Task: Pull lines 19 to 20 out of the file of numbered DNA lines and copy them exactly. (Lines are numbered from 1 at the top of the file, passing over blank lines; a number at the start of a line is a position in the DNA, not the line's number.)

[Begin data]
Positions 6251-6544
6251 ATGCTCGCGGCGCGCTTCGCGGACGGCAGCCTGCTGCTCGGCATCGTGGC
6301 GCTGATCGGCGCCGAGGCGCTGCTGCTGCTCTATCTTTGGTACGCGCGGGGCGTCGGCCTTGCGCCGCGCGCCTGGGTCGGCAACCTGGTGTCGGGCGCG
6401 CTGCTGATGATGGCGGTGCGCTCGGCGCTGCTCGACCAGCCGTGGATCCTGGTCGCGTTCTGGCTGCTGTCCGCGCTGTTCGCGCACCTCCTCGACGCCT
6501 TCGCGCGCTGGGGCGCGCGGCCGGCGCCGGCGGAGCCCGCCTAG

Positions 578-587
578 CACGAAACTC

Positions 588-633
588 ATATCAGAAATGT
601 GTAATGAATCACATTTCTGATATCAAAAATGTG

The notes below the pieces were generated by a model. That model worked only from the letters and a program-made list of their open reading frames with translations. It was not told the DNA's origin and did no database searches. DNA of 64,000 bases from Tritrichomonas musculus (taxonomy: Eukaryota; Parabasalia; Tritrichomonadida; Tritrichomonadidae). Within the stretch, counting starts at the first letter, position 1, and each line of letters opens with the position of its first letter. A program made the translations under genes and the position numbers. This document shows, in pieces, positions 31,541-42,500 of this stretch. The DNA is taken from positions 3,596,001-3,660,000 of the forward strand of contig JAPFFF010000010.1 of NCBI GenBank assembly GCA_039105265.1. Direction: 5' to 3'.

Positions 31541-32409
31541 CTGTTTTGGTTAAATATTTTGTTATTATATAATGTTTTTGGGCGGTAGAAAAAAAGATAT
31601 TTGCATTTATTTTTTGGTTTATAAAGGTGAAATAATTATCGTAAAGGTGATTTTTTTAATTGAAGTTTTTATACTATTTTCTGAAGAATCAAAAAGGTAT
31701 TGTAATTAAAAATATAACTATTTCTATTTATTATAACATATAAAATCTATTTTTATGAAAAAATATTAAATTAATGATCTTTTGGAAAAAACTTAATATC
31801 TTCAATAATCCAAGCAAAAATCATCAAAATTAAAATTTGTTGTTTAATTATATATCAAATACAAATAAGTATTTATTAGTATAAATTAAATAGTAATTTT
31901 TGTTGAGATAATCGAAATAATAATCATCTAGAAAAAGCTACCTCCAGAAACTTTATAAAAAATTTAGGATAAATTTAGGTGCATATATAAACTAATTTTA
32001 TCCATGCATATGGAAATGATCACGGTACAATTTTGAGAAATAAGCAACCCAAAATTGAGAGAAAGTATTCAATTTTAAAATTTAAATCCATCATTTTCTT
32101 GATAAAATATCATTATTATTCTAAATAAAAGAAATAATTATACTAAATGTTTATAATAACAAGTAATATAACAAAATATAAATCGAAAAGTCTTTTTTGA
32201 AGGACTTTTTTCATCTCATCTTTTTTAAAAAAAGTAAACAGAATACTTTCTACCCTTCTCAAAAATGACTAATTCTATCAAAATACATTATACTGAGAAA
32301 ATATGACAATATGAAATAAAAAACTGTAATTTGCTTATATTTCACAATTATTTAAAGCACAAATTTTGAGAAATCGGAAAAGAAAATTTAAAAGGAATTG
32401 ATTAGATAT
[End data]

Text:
32101 GATAAAATATCATTATTATTCTAAATAAAAGAAATAATTATACTAAATGTTTATAATAACAAGTAATATAACAAAATATAAATCGAAAAGTCTTTTTTGA
32201 AGGACTTTTTTCATCTCATCTTTTTTAAAAAAAGTAAACAGAATACTTTCTACCCTTCTCAAAAATGACTAATTCTATCAAAATACATTATACTGAGAAA